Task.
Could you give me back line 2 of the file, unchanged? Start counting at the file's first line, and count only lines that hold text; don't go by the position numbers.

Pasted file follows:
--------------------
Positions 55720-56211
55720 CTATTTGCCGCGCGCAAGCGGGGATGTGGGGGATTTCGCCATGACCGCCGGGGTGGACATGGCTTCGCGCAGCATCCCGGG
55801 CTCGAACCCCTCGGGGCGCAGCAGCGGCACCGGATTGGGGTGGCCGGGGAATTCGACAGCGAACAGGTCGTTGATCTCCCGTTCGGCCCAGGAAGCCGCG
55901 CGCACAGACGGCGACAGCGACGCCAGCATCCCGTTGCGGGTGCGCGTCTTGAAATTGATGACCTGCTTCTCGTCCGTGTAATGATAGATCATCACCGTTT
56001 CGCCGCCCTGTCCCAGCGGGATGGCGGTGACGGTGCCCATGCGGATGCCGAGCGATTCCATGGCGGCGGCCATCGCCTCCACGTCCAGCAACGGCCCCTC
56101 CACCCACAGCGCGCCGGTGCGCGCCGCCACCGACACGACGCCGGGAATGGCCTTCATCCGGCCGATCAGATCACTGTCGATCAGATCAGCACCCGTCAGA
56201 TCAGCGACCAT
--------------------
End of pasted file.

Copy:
55720 CTATTTGCCGCGCGCAAGCGGGGATGTGGGGGATTTCGCCATGACCGCCGGGGTGGACATGGCTTCGCGCAGCATCCCGGG